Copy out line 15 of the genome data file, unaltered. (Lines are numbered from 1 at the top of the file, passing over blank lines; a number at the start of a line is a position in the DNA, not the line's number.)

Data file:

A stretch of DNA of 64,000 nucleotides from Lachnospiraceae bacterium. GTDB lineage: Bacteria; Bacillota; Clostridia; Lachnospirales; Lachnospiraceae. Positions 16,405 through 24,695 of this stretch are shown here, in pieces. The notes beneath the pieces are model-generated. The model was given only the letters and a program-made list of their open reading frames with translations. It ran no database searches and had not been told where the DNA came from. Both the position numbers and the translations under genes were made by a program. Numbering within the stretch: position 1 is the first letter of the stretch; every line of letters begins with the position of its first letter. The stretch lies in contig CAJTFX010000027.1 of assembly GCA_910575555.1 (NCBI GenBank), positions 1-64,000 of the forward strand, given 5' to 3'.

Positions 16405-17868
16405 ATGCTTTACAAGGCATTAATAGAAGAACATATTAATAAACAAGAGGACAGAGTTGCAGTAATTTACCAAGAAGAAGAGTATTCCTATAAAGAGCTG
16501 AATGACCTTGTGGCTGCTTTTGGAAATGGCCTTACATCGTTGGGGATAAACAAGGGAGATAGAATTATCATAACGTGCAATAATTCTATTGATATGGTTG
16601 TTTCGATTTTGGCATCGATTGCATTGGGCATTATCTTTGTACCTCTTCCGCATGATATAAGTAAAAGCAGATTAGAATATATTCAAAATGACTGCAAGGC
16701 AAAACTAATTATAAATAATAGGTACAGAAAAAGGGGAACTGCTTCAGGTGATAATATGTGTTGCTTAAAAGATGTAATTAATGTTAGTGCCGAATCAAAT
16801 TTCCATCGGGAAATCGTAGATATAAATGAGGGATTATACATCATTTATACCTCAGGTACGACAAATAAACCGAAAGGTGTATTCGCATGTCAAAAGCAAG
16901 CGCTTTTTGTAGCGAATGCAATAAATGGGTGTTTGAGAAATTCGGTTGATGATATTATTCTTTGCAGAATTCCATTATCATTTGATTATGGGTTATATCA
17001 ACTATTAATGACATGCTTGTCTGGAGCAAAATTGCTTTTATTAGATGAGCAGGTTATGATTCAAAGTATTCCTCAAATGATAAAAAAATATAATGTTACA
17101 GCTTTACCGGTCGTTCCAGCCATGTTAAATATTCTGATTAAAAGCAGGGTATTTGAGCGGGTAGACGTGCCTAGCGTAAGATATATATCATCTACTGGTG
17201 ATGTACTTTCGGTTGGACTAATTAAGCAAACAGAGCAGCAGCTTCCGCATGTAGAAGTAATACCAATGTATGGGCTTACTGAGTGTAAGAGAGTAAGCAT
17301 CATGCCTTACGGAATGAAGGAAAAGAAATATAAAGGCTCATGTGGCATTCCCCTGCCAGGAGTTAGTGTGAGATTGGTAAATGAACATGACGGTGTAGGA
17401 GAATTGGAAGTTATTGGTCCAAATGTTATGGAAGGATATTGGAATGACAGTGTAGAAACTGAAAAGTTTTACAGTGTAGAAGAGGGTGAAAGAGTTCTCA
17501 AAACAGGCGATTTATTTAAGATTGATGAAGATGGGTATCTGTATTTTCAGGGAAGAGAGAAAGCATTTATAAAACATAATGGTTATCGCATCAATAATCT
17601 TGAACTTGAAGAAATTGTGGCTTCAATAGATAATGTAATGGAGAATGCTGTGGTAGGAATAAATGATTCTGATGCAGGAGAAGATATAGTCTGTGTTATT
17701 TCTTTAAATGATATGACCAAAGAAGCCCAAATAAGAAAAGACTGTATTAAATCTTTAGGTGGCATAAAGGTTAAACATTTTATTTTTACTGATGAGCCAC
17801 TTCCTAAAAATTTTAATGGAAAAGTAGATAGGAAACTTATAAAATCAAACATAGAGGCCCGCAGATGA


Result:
17601 TGAACTTGAAGAAATTGTGGCTTCAATAGATAATGTAATGGAGAATGCTGTGGTAGGAATAAATGATTCTGATGCAGGAGAAGATATAGTCTGTGTTATT